The coastal wetlands in India are in an extremely vulnerable condition. The expected loss of wetlands in India is 84 per cent with a sea-level rise of one metre, says a World Bank study.
The policy research working paper of World Bank, “Sea-Level Rise and Coastal Wetlands: Impacts and Costs”, was published in November 2012.
The study states that wetlands in 76 developing countries, including India, are vulnerable. According to a study, 50 per cent of wetlands in the world was lost in a span of 100 years. But in India, around 38 per cent was depleted in 10 years. In Kerala, wetlands reduced from 2.32 lakh hectares in 2004 to 1.61 lakh hectares in 2011.
“The computation indicates that the total economic value of wetlands at risk associated with a one metre SLR amounts to approximately $735 million per year.
The global wetland loss will be 32 per cent and 44 per cent by 2080 for a 50 cm and one metre rise in sea level between 1990 and 2100, respectively,” the World Bank report said.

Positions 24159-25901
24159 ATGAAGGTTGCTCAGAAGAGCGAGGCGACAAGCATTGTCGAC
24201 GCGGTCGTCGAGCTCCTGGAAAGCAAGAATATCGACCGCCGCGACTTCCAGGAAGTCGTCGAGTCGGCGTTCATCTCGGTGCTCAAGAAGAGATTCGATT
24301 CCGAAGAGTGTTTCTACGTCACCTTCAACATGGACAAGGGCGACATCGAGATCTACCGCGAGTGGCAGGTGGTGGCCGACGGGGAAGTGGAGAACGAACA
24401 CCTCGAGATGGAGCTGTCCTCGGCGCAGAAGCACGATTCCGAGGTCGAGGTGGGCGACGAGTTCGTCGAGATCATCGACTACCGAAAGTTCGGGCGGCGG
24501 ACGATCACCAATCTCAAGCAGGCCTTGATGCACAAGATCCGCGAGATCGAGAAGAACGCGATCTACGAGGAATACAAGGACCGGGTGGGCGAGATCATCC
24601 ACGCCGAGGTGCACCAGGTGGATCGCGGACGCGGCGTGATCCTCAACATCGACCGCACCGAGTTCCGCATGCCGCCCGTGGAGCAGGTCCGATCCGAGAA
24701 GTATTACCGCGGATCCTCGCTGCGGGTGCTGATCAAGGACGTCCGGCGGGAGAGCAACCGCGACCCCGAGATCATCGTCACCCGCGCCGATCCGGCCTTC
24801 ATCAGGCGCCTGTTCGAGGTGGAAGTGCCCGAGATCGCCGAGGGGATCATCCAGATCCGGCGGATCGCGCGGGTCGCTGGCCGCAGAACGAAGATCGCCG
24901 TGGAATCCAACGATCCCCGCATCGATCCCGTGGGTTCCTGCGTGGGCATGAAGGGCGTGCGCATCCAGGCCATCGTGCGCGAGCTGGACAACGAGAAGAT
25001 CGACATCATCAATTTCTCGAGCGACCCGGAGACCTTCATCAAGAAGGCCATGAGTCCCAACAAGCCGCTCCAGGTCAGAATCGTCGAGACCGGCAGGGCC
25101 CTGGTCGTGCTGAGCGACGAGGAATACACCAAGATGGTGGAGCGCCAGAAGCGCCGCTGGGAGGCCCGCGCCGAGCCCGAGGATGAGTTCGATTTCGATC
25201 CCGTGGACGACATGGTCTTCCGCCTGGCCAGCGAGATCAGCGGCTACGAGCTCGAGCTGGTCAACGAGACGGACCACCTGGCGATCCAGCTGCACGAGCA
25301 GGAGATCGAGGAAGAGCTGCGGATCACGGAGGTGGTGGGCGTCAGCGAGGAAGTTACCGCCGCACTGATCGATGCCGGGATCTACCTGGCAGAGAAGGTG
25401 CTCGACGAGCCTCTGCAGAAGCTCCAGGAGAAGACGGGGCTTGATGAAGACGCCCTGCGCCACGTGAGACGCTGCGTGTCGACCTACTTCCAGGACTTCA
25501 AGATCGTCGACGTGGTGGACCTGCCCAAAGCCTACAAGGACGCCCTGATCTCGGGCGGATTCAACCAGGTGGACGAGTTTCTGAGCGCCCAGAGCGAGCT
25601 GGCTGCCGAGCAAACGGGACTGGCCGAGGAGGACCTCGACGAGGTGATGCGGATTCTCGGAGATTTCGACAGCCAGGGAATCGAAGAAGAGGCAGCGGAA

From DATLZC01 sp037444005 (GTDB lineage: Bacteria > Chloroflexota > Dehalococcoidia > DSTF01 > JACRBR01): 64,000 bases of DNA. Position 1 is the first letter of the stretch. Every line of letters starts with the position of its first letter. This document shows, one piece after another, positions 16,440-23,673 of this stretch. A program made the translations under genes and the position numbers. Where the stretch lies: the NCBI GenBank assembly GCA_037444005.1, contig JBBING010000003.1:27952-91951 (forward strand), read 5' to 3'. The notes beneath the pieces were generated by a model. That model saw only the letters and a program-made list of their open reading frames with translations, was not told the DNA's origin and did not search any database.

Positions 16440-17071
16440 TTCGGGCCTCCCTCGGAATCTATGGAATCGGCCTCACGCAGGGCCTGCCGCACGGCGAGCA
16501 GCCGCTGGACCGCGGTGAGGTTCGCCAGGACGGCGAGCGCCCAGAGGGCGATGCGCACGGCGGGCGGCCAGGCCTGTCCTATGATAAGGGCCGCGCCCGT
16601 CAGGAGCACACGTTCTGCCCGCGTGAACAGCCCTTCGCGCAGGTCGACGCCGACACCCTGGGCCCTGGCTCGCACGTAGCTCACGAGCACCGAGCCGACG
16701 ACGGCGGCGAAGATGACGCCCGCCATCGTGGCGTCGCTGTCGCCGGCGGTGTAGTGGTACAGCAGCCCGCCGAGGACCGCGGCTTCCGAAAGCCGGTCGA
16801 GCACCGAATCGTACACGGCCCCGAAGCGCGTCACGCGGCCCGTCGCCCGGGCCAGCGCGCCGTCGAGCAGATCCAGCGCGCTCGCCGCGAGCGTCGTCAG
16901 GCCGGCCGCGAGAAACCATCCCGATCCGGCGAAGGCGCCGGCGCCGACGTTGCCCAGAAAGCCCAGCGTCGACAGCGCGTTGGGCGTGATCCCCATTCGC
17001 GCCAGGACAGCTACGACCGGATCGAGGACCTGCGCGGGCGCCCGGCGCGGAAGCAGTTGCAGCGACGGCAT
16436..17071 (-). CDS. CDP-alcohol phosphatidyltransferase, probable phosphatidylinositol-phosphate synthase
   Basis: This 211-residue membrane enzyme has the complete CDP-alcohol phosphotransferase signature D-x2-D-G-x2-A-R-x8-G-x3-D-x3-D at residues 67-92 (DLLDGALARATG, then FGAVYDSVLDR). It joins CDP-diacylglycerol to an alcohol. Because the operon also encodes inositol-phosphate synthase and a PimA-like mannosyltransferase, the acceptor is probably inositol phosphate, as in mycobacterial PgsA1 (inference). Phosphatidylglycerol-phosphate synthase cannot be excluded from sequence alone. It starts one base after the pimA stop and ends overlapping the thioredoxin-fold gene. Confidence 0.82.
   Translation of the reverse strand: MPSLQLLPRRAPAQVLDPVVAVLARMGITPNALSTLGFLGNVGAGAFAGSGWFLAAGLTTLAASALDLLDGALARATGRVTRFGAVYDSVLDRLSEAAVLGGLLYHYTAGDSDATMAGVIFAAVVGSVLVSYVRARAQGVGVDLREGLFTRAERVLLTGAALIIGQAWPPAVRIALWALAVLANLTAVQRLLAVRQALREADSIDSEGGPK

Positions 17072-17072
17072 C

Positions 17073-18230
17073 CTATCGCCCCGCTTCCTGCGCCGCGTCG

According to the study, approximately 64 per cent of freshwater marsh, 66 per cent of global lakes and wetlands and 61 per cent of brackish/saline wetlands are at risk globally.
A large per cent of the loss would be shouldered by East Asia and the Pacific, and the Middle East and North Africa.
V S Vijayan, chairman, Salim Ali Foundation, said that the impact of wetland loss would be high in India and particularly in Kerala.
“The paddy fields in Kerala in 1975 were spread over eight lakh hectares. In 2011 this reduced to 2.34 lakh hectares. If we build airports by filling paddy fields, there would be a huge environmental impact,” said Vijayan, former chairman, the Kerala State Biodiversity Board.
At the global-level, the results are extremely skewed, with a few countries severely affected. In East Asia, China and Vietnam would bear maximum losses. In the Middle East and North Africa, Libya and Egypt would bear the brunt.